Write the equilibrium constant expression below.
What is the value of Δn? Explain your answer below.
Heterogeneous Equilibria
Homogeneous equilibria involve substances in a single phase. If some of the reactants or products are in
different phases, including aqueous solution, the equilibrium is heterogeneous.
Pure Solids and Liquids in Heterogeneous Equilibrium Expressions
Whenever pure liquids or pure solids appear in a heterogeneous equilibrium, they are not included in the
equilibrium expression. This is particularly applicable for solids with very low solubility (precipitates)
and for water. Some examples of such equilibria are…
Fe2S3 (s) ↔ 2 Fe3+(aq) + 3 S2- (aq)
2 H2O (l) ↔ H3O+ (aq) + OH- (aq)
Kc = [Fe3+]2[S2-]3
Kc = [H3O+][OH-]
Notice that neither the solid (Fe2S3) nor the liquid (H2O) appear in the equilibrium expression.
Write the Kc expression for AgCl (s) ↔ Ag+ (aq) + Cl- (aq)
David Scott, 2010
Write both the Kc and Kp expressions for CaCO3 (s) ↔ CaO (s) + CO2 (g)
Using Equilibrium Constants
For most equilibria, either the products or reactants will predominate. Because the equilibrium
constant, Kc or Kp, roughly approximates the ratio of products to reactants, its value roughly
describes the position of the equilibrium. If K >> 1, the product side is favored. If K << 1, the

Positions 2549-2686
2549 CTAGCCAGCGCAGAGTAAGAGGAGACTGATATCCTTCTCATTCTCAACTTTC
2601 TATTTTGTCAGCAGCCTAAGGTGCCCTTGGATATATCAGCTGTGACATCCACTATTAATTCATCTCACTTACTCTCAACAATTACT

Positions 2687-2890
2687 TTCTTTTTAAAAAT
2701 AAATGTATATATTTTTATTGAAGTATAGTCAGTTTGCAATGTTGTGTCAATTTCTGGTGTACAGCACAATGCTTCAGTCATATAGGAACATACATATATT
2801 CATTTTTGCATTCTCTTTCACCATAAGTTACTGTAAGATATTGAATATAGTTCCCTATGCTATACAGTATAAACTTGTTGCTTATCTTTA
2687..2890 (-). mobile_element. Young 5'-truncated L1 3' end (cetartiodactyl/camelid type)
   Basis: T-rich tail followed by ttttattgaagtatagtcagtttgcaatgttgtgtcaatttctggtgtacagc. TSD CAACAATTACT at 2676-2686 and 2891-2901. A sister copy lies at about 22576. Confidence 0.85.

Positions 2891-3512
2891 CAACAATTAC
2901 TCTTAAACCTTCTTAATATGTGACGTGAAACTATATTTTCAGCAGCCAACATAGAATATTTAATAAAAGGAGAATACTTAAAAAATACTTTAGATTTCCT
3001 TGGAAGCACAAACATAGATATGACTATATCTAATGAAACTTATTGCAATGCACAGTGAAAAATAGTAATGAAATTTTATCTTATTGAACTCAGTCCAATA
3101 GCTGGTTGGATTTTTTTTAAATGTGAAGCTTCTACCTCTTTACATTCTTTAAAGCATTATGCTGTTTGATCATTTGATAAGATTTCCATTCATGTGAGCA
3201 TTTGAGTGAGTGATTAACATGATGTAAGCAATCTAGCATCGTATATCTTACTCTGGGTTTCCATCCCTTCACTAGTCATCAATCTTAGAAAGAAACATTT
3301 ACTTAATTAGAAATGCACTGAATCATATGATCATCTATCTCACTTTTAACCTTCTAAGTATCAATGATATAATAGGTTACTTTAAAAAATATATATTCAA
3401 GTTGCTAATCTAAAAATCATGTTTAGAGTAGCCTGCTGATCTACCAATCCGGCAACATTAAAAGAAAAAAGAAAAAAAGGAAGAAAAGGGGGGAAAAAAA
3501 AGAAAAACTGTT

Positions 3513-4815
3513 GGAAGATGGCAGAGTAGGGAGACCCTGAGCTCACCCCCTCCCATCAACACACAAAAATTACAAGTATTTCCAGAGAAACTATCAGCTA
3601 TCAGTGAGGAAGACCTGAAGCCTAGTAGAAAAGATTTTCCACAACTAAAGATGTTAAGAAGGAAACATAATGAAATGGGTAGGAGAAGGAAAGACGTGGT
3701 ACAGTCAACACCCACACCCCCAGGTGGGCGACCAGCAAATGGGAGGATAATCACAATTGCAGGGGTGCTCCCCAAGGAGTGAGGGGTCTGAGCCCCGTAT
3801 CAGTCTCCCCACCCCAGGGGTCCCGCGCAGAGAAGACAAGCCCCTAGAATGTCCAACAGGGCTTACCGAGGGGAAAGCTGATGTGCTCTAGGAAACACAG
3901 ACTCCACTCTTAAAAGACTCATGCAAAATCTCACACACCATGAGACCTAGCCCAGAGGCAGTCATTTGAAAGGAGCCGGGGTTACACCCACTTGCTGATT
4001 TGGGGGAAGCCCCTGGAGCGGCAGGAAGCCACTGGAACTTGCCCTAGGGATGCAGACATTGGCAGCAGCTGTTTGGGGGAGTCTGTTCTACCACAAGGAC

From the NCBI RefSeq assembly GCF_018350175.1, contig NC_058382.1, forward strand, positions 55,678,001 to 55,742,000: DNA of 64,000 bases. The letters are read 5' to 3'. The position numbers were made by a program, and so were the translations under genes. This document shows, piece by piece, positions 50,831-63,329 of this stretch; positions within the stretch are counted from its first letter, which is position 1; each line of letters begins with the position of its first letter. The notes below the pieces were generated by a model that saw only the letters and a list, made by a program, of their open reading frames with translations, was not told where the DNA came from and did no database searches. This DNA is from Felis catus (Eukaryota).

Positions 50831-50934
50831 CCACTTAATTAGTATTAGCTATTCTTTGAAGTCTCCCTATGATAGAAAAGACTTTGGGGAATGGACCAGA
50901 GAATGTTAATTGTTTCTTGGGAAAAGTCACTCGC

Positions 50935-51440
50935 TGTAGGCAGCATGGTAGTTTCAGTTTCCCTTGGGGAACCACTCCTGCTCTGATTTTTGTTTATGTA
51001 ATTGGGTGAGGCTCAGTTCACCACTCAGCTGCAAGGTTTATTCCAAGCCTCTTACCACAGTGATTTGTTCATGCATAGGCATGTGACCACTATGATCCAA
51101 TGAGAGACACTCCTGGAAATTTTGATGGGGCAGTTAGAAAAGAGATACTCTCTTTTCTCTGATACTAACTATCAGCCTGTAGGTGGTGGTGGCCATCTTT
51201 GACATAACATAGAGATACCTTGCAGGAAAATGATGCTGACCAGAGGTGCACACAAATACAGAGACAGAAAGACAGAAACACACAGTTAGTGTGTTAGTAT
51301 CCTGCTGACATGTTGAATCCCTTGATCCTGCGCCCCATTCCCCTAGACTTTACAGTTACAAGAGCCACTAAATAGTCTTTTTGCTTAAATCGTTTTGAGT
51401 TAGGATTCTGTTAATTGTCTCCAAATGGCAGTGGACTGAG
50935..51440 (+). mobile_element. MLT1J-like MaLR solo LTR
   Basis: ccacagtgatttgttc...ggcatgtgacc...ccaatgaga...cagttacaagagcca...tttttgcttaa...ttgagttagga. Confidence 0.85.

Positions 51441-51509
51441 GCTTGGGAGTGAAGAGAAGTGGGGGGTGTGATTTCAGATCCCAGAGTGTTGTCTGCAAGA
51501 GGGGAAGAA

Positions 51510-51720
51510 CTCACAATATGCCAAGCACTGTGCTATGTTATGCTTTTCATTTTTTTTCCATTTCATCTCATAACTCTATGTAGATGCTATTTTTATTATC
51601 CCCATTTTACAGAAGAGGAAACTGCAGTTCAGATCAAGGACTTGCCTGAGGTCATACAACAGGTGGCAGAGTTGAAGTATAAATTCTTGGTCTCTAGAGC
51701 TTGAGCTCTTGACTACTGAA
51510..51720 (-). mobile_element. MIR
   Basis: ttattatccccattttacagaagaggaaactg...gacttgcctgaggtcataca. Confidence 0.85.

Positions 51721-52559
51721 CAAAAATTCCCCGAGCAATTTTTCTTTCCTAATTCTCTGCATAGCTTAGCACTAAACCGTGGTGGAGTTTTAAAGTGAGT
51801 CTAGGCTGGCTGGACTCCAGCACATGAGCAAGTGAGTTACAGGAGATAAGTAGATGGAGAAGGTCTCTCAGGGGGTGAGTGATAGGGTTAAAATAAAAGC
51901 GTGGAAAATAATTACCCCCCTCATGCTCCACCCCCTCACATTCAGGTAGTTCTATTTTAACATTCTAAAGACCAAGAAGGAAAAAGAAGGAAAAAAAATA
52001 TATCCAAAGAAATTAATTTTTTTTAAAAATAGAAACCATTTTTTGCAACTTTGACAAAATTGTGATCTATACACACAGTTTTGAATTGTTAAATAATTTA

reactant side is favored.
Write the equilibrium constant expression (Kc) for each of the equations below. Predict which
side is favored and explain why.
a) 2 NO(g) + O2 (g) ↔ 2NO2 (g)
Kc = 5.0 x 1012
b) 2 HBr (g) ↔ H2 (g) + Br2 (g)
Kc = 5.8 x 10-18
If reactions a) and b) were written in reverse order, how would you determine Kc for the reverse
reactions? What would the values be? (2.0 x 10-13; 1.7 x 1017)
For some equations, coefficients have to be doubled when balancing them. What effect does
doubling the coefficients have on K? Write the Kp expression for the following equation.
SO2 (g) + ½ O2 (g) ↔ SO3 (g)
David Scott, 2010
Kp = 1.85 @ 1000K
Rewrite the equation, doubling the coefficients, then write the new Kp expression. What is the
effect upon Kp? What is the value of Kp? (3.42)
Calculating K when Equilibrium Amounts are Known
When equilibrium quantities are known, write the equilibrium expression, calculate the molar
concentrations if necessary, substitute and solve.